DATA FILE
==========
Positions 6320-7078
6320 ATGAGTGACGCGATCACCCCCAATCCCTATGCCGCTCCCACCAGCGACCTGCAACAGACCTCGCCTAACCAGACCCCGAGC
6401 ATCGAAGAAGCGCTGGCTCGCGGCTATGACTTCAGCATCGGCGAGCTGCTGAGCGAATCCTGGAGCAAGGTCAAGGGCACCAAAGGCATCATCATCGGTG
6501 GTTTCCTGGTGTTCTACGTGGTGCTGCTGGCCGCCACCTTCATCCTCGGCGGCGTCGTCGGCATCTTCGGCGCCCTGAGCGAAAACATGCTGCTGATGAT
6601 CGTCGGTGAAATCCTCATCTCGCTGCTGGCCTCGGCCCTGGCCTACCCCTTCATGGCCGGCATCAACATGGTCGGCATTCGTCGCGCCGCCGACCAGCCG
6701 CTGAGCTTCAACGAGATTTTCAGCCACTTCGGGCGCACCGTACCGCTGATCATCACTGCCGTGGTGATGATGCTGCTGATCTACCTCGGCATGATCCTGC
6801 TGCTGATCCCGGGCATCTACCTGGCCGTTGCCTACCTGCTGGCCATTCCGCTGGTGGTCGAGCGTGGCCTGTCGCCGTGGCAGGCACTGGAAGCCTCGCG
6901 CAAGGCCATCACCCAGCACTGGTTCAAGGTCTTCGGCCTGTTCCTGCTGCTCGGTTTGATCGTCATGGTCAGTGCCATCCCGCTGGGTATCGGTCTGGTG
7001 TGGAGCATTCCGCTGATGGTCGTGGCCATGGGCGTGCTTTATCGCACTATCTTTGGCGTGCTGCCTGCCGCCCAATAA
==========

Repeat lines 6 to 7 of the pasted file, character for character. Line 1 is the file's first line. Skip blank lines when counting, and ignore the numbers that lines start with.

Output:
6701 CTGAGCTTCAACGAGATTTTCAGCCACTTCGGGCGCACCGTACCGCTGATCATCACTGCCGTGGTGATGATGCTGCTGATCTACCTCGGCATGATCCTGC
6801 TGCTGATCCCGGGCATCTACCTGGCCGTTGCCTACCTGCTGGCCATTCCGCTGGTGGTCGAGCGTGGCCTGTCGCCGTGGCAGGCACTGGAAGCCTCGCG